“After the mother saw the burning cross, she was crying on her knees in the living room. [She] felt feelings of frustration and intimidation and feared for her husband's life. She testified what the burning cross symbolized to her as a black American: ‘murder, hanging, rape, lynching. Just about anything bad that you can name. It is the worst thing that can happen to a person.’ Mr. Heisser told the probation officer that at the time of the occurrence, if the family did not leave, he believed someone would return to commit murder. … Seven months after the incident, the family still lived in fear. . . . This is a reaction reasonably to be anticipated from this criminal conduct.” United States v. Skillman, 922 F.2d 1370, 1378 (CA9 1991) (emphasis added).
But the perception that a burning cross is a threat and a precursor of worse things to come is not limited to blacks. Because the modern Klan expanded the list of its enemies beyond blacks and “radical[s],” to include Catholics, Jews, most immigrants, and labor unions, Newton & Newton, supra, at ix, a burning cross is now widely viewed as a signal of impending terror and lawlessness. I wholeheartedly agree with the observation made by the Commonwealth of Virginia that
“A white, conservative, middle&nbhyph;class Protestant, waking up at night to find a burning cross outside his home, will reasonably understand that someone is threatening him. His reaction is likely to be very different than if he were to find, say, a burning circle or square. In the latter case, he may call the fire department. In the former, he will probably call the police.” Brief of Petitioner, at 26.
In our culture, cross burning has almost invariably meant lawlessness and understandably instills in its victims well&nbhyph;grounded fear of physical violence.
Virginia’s experience has been no exception. In Virginia, though facing widespread opposition in 1920s, the KKK developed localized strength in the southeastern part of the State, where there were reports of scattered raids and floggings. Newton & Newton, supra, at 585. Although the KKK was disbanded at the national level in 1944, id., a series of cross burnings in Virginia took place between 1949 and 1952. See Black v. Virginia, 262 Va. 764, 771 n.2 (2001) (collecting newspaper accounts of cross burnings in Virginia during that time period); see also Cross Fired Near Suffolk Stirs Probe: Burning Second in Past Week, Richmond Times&nbhyph;Dispatch, Jan. 23, 1949, § 2, at 1 (noting that the second of reported cross burning in 1949 “brought to eight the number which have occurred in Virginia during the past year. Six of the incidents have occurred in Nansemond County. Four crosses were burned near Suffolk last Spring, and about 150 persons took part in the December 11 cross burning near Whaleyville. No arrests have been made in connection with any of the incidents.”).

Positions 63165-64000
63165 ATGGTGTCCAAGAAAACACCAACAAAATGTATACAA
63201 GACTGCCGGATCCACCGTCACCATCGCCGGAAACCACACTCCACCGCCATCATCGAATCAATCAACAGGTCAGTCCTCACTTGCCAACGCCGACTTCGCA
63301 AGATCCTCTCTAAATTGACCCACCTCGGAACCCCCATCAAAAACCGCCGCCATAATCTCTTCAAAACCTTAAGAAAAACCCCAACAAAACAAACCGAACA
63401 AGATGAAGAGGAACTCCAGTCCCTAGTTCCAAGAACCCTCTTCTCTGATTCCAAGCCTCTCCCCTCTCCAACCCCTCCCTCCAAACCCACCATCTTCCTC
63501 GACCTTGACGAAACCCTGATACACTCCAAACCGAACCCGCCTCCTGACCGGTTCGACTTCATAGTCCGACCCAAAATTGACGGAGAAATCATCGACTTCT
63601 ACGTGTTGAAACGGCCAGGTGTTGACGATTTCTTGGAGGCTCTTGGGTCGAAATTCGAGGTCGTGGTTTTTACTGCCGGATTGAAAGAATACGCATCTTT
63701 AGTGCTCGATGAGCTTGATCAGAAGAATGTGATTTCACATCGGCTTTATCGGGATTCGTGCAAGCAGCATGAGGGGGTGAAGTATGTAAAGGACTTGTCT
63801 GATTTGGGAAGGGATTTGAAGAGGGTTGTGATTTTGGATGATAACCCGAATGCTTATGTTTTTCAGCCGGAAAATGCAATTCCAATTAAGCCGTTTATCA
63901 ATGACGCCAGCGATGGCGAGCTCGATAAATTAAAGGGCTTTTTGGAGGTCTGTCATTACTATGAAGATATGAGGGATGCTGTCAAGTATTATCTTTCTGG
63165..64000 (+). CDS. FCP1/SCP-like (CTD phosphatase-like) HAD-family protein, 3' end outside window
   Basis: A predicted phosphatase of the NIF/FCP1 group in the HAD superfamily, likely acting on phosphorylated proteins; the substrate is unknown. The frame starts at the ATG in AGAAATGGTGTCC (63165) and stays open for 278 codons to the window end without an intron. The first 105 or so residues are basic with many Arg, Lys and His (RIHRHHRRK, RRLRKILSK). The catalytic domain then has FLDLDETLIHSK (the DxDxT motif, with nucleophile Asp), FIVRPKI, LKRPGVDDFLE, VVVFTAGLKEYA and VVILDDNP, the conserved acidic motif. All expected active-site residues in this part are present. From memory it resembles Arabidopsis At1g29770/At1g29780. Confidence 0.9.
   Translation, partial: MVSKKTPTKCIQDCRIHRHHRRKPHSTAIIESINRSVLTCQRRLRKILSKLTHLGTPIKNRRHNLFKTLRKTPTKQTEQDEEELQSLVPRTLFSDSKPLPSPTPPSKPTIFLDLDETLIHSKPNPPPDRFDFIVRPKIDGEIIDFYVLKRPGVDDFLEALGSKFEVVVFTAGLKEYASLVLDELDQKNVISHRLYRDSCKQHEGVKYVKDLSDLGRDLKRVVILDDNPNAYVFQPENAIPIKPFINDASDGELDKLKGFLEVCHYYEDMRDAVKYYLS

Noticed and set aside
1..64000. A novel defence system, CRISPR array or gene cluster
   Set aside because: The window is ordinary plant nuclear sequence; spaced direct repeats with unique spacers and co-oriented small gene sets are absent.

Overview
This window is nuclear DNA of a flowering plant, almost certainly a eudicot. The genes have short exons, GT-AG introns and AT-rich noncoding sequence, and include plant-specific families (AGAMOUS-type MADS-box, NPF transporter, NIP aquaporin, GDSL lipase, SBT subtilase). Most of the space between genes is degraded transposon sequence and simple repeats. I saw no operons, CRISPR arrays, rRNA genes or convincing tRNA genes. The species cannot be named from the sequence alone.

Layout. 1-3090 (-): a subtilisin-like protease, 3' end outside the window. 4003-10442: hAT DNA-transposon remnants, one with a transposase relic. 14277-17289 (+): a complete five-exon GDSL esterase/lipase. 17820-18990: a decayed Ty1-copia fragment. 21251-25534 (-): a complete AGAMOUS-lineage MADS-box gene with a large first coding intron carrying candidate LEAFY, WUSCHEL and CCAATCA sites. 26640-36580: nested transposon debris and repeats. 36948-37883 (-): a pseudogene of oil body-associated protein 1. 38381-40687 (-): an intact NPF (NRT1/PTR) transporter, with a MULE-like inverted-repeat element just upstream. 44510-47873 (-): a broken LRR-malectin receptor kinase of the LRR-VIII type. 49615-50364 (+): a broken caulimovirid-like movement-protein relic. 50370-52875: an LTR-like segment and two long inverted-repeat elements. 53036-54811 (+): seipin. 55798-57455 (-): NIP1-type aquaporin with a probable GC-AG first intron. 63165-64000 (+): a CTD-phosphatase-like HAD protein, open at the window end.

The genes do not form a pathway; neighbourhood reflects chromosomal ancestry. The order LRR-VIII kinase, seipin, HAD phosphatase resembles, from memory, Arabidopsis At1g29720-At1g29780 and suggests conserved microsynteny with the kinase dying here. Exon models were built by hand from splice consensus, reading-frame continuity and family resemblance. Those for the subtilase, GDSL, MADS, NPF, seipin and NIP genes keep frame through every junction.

Most of the crosses were burned on the lawns of black families, who either were business owners or lived in predominantly white neighborhoods. See Police Aid Requested by Teacher: Cross is Burned in Negro's Yard, Richmond News Leader, Jan. 21, 1949, at 19; Cross Fired Near Suffolk Stirs Probe: Burning Second in Past Week, Richmond Times&nbhyph;Dispatch, Jan. 23, 1949, § 2, at 1; Cross is Burned at Reedville Home, Richmond News Leader, Apr. 14, 1951, at 1. At least one of the cross burnings was accompanied by a shooting. Cross Burned at Manakin; Third in Area, Richmond Times&nbhyph;Dispatch, Feb. 26, 1951, at 4. The crosses burned near residences were about five to six feet tall; while a “huge cross reminiscent of the Ku Klux Klan days” burned “atop a hill” as part of the initiation ceremony of the secret organization of the Knights of Kavaliers, was twelve feet tall. Huge Cross is Burned on Hill Just South of Covington, Richmond Times&nbhyph;Dispatch, Apr. 14, 1950, at 6. These incidents were, in the words of the time, “terroristic [sic] . . . un&nbhyph;American act[s], designed to intimidate Negroes from seeking their rights as citizens.” Police Aid Requested By Teacher, Cross is Burned on Negro's Yard, Richmond News&nbhyph;Leader, Jan. 21, 1949, at 19 (emphasis added).